U.S. air-traffic control badly needs first-class treatment. Donald Trump's administration wants to privatize the organization that coordinates flights and manages often antiquated systems. The Federal Aviation Administration, currently in charge, has faced obstacles in trying to upgrade its 1940s-era technology, a project estimated to cost about $35 billion. Canada pioneered a self-funding, stakeholder-governed model. A similar approach could work for the more complex American system if carriers, politicians and the like can dump their baggage.
In most ATC operations across the United States, flight patterns are still organized on paper strips and passed by hand from one controller to another. The old-school radar used to mark
There were nearly 40 million flight movements in the United States in 2015, according to the FAA. Of the much smaller number of commercial flights, over 80 percent arrive on time, according to the U.S. Bureau of Transportation Statistics, but that's still a lot of delays. Though the FAA is gradually upgrading its technology, almost a quarter of the late arrivals are attributed to air-traffic control – and that doesn't include late-arriving aircraft, some of which may be delayed by ATC, as well. Those advocating for a new system – including airlines as well as the administration – say that the GPS capabilities of cell phones are more sophisticated than the technology that organizes U.S. air traffic.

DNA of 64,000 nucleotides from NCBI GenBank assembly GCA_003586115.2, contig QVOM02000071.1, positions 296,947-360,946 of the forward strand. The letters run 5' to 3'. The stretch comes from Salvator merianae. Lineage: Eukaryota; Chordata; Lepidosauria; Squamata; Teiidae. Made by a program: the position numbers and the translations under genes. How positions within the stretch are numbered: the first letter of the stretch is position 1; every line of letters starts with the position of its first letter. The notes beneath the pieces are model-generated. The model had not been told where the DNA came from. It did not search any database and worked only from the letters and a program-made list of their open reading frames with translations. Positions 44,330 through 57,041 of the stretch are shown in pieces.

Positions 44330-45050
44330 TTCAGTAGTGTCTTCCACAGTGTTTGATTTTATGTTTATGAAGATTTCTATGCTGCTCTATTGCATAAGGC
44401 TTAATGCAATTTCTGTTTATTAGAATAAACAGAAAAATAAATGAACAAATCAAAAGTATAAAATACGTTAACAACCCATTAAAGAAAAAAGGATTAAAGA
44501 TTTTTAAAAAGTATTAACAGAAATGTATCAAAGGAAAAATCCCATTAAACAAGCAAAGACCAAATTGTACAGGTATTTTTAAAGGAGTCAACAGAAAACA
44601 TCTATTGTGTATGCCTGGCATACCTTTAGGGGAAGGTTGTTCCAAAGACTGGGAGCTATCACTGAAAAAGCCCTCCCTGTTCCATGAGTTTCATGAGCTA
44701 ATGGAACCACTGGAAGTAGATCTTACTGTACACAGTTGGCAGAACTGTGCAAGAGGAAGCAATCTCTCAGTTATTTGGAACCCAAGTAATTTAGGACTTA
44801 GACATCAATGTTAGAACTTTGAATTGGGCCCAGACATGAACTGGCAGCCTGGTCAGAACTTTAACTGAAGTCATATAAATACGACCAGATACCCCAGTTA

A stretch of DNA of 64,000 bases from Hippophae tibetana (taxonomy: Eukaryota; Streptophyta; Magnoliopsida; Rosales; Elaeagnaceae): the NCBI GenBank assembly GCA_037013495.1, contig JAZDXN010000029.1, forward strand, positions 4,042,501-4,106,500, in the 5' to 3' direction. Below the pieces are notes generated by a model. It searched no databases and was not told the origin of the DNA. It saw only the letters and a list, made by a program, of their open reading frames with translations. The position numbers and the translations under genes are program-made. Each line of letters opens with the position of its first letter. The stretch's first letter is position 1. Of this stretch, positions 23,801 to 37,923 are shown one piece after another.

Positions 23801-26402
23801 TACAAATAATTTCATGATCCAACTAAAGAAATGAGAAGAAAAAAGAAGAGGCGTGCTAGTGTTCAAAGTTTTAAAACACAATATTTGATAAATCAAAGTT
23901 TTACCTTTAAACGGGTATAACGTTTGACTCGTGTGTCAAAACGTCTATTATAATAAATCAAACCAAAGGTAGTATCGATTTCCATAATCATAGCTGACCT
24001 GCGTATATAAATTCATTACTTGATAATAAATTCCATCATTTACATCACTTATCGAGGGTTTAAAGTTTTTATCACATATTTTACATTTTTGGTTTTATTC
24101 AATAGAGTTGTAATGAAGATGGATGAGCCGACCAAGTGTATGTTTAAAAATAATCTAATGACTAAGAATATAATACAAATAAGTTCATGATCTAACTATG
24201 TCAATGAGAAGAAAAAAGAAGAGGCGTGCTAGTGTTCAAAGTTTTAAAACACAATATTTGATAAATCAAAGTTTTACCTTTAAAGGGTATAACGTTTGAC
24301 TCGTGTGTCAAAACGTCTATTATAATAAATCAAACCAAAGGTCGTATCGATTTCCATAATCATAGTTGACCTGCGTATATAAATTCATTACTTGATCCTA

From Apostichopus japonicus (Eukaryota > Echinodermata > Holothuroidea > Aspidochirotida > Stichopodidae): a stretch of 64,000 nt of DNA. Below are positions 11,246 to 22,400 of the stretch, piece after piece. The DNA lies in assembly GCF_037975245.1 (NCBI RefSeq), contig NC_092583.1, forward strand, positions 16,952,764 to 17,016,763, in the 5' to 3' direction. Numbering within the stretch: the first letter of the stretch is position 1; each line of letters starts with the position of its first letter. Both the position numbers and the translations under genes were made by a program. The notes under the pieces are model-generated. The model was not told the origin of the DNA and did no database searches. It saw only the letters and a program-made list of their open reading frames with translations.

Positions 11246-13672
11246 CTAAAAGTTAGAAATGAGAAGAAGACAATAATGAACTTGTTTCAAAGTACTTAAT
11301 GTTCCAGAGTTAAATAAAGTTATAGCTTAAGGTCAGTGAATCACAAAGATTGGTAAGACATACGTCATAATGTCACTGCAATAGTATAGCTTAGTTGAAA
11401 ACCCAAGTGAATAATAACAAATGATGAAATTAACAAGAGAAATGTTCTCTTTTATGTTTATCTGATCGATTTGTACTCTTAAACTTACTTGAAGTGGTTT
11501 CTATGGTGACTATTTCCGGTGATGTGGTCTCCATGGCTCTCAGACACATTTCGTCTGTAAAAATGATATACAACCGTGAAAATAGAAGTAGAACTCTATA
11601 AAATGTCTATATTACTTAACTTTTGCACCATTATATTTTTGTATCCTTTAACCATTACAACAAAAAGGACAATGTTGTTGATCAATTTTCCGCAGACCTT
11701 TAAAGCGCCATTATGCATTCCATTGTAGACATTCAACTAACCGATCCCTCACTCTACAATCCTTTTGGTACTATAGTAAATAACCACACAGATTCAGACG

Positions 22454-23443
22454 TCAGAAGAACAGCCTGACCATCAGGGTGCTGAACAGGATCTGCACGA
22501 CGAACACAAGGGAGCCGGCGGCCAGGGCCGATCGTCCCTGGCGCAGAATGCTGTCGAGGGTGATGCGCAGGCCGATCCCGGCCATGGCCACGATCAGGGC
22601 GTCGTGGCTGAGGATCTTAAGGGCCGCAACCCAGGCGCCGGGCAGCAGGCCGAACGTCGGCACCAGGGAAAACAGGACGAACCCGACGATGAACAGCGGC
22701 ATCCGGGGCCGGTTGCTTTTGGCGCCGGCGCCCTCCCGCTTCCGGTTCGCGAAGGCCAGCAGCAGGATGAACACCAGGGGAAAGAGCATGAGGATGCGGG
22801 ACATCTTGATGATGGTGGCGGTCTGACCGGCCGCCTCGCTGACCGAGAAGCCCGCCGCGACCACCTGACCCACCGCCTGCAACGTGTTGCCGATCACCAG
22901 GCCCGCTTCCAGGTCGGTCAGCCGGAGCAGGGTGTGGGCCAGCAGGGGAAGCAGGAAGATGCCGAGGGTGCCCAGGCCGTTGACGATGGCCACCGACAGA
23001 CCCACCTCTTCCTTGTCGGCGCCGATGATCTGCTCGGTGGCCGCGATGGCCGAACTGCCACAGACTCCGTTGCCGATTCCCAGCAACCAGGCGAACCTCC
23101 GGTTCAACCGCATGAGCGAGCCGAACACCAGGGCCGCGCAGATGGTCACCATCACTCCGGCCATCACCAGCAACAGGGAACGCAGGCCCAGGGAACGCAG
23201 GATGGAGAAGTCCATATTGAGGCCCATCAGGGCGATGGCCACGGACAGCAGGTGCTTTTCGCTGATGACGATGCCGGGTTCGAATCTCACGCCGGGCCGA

An overhaul has been proposed multiple times since the 1990s, but policy and funding have been at the mercy of a dysfunctional Congress. The FAA was partly shut down in 2011 because of political budget squabbles, and in 2013 more than 15,000 employees, including 3,000 safety inspectors, were temporarily put on leave. Right now, Washington will probably rely once more on short-term budget extensions, and without a longer-term
It's true that plenty of other nations have jumped ahead with ATC technology. Dozens have upgraded their systems in recent decades. The UK is the only one that now has air traffic managed for profit within a public-private partnership, a model dating back to 2001. Other countries such as Germany and Australia have adopted government-owned company models, though Australia is considering a shift to something more like Canada's private, non-profit structure. A key feature that differentiates all of them from the FAA is that all of them are self-funded.